Whooooooooa… I’m half-way there!

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By Commander John Bortniak, NOAA Corps. (NOAA Photo Library: corp1765) [CC-BY-2.0 (http://creativecommons.org/licenses/by/2.0) or Public domain], via Wikimedia Commons

November 16th. Just over half-way through November, and over half-way through the craziness of NaNoWriMo (National Novel Writing Month). If you are participating, I hope you are having as much fun as I am.

In celebration of reading over 26,000 words, here is an excerpt from the work-in-progress. Enjoy, and don’t forget to keep writing!

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from Unbought Stuffed Dogs and Other Pretty Thoughts (working title – just go with it)

 

“Just a while longer.”

The words echoed across the hundreds of miles between us. More promises and excuses with each phone call.

“Your grandma says you’re doing well in school. How do you like second grade?”

“Fine.”

“Just fine?”

I said nothing.

“Made any new friends?” Muffled background voices.

Like you care. “No.”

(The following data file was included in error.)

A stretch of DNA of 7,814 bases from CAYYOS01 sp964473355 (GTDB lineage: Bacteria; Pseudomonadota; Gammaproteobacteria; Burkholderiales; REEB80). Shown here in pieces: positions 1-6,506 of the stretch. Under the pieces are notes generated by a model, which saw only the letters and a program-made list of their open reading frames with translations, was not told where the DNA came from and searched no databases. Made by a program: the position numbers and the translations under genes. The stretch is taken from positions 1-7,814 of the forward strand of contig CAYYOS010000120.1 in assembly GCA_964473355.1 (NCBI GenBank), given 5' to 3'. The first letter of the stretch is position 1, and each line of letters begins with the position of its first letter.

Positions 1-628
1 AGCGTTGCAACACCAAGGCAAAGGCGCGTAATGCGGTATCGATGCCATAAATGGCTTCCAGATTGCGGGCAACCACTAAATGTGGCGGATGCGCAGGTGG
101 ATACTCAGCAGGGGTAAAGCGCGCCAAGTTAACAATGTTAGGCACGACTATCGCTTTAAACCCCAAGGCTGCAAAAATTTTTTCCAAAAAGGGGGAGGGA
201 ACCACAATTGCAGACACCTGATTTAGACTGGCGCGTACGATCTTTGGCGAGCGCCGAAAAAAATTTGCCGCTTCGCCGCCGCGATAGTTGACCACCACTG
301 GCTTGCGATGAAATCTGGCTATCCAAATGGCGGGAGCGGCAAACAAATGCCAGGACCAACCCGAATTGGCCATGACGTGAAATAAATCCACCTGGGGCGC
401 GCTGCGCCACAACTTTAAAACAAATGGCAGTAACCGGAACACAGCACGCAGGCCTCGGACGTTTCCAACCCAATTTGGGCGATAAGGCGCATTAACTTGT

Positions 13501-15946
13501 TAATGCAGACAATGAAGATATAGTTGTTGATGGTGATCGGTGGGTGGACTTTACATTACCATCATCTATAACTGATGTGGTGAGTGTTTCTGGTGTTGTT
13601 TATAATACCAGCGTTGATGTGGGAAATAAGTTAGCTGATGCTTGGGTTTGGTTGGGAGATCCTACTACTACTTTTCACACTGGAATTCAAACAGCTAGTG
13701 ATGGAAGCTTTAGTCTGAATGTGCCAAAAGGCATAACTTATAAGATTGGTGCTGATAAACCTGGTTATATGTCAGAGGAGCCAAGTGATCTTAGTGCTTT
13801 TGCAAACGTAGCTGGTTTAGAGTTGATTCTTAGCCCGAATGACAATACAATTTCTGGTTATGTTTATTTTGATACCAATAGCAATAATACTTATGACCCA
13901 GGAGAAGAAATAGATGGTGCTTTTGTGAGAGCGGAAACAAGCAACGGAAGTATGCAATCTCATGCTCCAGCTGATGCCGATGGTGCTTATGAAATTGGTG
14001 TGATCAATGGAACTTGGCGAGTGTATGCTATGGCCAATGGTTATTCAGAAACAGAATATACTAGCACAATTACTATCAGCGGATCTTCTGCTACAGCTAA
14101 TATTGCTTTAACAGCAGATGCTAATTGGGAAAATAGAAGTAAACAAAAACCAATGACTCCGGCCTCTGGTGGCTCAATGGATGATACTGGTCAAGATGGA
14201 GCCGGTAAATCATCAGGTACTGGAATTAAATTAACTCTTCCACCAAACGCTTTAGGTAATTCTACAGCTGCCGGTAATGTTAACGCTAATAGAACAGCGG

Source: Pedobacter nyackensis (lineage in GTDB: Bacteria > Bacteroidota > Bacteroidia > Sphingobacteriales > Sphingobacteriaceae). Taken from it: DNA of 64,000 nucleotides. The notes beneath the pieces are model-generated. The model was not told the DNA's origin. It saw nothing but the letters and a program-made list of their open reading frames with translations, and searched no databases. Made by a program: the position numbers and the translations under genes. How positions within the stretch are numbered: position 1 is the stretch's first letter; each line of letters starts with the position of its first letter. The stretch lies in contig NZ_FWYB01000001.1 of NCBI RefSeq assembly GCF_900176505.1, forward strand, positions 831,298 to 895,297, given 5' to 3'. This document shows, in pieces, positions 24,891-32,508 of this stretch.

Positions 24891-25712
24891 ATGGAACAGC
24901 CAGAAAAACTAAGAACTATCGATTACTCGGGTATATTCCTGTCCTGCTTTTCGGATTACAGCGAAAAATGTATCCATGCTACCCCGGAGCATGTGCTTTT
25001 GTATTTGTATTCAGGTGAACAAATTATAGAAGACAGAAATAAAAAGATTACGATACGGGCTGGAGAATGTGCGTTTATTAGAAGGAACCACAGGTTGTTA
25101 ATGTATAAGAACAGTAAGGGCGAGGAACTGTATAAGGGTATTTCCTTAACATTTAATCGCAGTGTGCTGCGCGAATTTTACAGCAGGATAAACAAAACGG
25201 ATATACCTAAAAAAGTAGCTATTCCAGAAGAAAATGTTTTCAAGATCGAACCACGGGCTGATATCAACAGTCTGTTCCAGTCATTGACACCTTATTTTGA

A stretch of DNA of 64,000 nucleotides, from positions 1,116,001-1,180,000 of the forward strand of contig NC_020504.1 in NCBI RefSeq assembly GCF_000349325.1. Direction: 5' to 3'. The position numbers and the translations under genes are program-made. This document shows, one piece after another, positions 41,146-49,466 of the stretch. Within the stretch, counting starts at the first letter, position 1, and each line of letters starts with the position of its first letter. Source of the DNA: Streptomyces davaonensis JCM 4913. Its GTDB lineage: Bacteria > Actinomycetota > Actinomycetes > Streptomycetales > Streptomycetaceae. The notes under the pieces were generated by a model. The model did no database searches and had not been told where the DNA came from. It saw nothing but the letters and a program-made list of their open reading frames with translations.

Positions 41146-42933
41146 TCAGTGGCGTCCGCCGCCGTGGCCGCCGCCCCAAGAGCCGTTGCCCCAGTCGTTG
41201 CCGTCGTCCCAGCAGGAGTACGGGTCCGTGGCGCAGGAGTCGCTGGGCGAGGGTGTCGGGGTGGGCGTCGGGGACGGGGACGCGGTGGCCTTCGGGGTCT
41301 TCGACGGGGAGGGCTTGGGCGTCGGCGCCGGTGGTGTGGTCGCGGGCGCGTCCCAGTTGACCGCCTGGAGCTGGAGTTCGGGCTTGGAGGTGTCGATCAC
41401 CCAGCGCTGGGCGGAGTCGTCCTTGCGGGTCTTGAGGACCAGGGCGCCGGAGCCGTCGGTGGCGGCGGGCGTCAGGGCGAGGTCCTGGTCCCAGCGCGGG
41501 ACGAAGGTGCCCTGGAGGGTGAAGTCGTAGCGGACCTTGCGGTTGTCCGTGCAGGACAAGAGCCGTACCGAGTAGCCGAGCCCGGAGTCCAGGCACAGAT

“What about class? What are you learning?”

“Stuff.”

“That’s good. Learning’s good. And your leg braces, are they helping? Your grandpa told me you were fitted for new ones a couple of months back.”

“They’re okay.” She wouldn’t care to really know about the adjustment period. Didn’t want to really hear about my increasing muscle tension. It wouldn’t change a thing.

“So, what did you get for your birthday?” More voices in the background, laughter, and music. She was out.

“Hot Wheels,” I muttered.

“Did you get my present?” she asked.

“No.”

“Darn it. I sent it last week and it should be there by now,” she claimed, but I knew she probably sent it earlier in the day when she realized she had forgotten my birthday. Another voice in the background, but closer. Someone attempting to usher her away. “Look, hun. I gotta go, but you have a happy birthday, and don’t forget that mommy loves you. Okay?”

“Okay,” I whispered into the receiver.

Then it clicked and the phone call died.

Two weeks later a padded envelope arrived with a chocolate bar, a bag of army men, and a note scribbled on a scrap of paper. “Happy birthday, Jake.”

Grandma and Grandpa made excuses for her. “It must have been lost in the mail.” “Glad it finally made it.”

But they couldn’t hide the date from the postage meter. Stamped with the number three days past my actual birthday.

 

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